Murder-suicide suspected in 2 deaths
Teenage pair were found fatally shot on N. Phoenix street
Witness describes shooting scene
Shooting victim's classmate speaks out
By Danika Worthington, D.S. Woodfill and Brenda Carrasco The Republic | azcentral.com Fri Mar 7, 2014 9:09 PM
A 15-year-old boy fatally shot his ex-girlfriend before turning the gun on himself Friday in a north Phoenix neighborhood, authorities say.
Anastasia Greer, 16, was said to have recently ended a romantic relationship with Matthew Bolton, her apparent killer. Bolton and Greer were classmates at Sandra Day O’Connor High School.
Phoenix police were called to a residential block near 40th Drive and Happy Valley Road following reports of gunshots shortly after noon and found the teens’ bodies outside a home where Greer, moments earlier, had been visiting a friend.
Sgt. Tommy Thompson, a Phoenix police spokesman, said a school safety officer worked throughout Friday morning to track down Bolton after his name surfaced in an investigation of a possible safety threat. Principal Lynn Miller sent an e-mail to parents late Friday afternoon informing them of the possible threat, which was reported to school administrators on Thursday.
“The information was that there was a person who had a gun on campus,” Thompson said. “A school safety officer could not get anybody firsthand that said, ‘Yeah, I saw it.’ ...(Bolton’s) name did in fact come up as an individual. The school safety officer then checked with this student’s teachers to find out whether he was there or not.”
The teachers said Bolton wasn’t in class Friday, which was a half-day at the school. The officer eventually called Bolton’s mother, who told the officer her son was at home with his 28-year-old brother, Thompson said.
“It was determined there was no safety threat to our school community” Miller said in the 4:36 p.m. e-mail. “Safety is always a top priority for our campus and the district.”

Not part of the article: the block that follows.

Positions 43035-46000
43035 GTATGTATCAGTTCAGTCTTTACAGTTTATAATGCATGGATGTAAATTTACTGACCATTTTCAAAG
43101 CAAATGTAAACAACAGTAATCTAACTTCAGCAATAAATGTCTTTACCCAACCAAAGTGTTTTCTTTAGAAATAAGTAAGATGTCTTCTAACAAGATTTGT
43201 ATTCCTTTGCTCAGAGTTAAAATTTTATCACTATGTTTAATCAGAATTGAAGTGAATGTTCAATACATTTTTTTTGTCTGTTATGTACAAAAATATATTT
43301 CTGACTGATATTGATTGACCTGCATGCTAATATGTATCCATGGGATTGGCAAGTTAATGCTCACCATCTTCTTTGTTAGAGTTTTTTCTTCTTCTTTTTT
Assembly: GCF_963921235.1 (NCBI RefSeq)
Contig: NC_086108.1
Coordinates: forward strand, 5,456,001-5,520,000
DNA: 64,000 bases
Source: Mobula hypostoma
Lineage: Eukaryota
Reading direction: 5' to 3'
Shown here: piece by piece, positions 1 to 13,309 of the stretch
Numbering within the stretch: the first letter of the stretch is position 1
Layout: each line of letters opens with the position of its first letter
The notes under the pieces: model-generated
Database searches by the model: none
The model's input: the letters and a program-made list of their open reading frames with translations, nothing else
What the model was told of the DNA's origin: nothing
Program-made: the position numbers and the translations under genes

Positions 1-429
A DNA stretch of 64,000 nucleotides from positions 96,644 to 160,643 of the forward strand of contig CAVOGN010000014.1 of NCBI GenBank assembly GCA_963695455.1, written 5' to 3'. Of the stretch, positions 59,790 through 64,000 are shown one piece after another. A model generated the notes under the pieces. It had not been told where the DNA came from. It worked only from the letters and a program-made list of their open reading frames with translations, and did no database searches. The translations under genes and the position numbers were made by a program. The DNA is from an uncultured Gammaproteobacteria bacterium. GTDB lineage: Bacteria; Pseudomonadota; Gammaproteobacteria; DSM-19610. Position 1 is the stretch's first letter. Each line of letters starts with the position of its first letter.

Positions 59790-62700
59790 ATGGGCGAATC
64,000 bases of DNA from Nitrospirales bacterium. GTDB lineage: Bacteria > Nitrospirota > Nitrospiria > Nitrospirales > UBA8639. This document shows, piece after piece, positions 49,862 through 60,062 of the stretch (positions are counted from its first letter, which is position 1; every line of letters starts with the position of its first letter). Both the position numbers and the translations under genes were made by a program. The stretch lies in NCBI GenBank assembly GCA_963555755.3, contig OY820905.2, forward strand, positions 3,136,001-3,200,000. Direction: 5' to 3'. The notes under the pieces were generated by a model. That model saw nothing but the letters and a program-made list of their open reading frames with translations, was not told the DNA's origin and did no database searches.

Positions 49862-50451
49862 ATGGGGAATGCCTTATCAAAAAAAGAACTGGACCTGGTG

Police believe Bolton got a ride Friday to the 4000 block of West Villa Linda, where Greer was visiting with a friend. She met Bolton outside.
Henry Gano was driving in the area when he heard a scream. Gano said that as he turned the corner onto Villa Linda Drive, he saw a teenage boy chasing a teenage girl.
Gano said he turned his car around at the end of the small street but, by then, the teens were both dead and neighbors were standing near the bodies.
Jim Friel lives on Villa Linda and left his home to investigate when he heard the gunshots. Across the street were the bodies of a teenage boy with a gunshot wound to his face and a teenage girl with four gunshot wounds to her chest. A weapon lay nearby on the sidewalk.
Tyler Mosley arrived at the scene Friday afternoon with flowers and a card signed by classmates. He said Greer was a friend and fellow member of the U.S. Air Force Reserve Officers Training Corps at the school.
“She had a real outgoing personality,” he said. “She had a good future.”
Mosley said he was stunned when he heard the news of what happened to his friend.
“Knowing that you’ve met that person and you’ve known that person for a little bit and knowing that they’ve (been killed) in such a brutal way, it’s heart-breaking,” he said. “You don’t really know the person that you’re in a relationship with, I guess, for them to just turn around and do that to you.”
After word spread among students about the incident, some handed out yellow bracelets to attendees of sporting events at the high school on Friday afternoon. Printed in blue on the rubber bracelets were the words “You matter.”
LeAnn Hull spreads the message during every Eagles baseball home game.
Her son, Andy, was a star pitcher until he took his own life in 2012.
“I think that this generation in particular, there’s nobody teaching them about life’s disappointments,” Hull said. “Sadness is a part of life, loss is a part of life, and you have to find ways of coping through that.”
She founded Andy Hull’s Sunshine Foundation to raise suicide awareness through education and outreach. Its mission is “awareness, prevention and encouragement for those contemplating suicide,” per the foundation’s website, andys
LeAnn Hull said she encourages students to consider the people they’d leave behind — alone, like she says she feels when she walks away from the baseball games surrounded by other families going home together.
“Imagine your mom, or whoever is the most special to you, that has to then cope with the fact that you’re not here — your best friend, whoever that might be, ” she said. “But make it real. Make it personal.”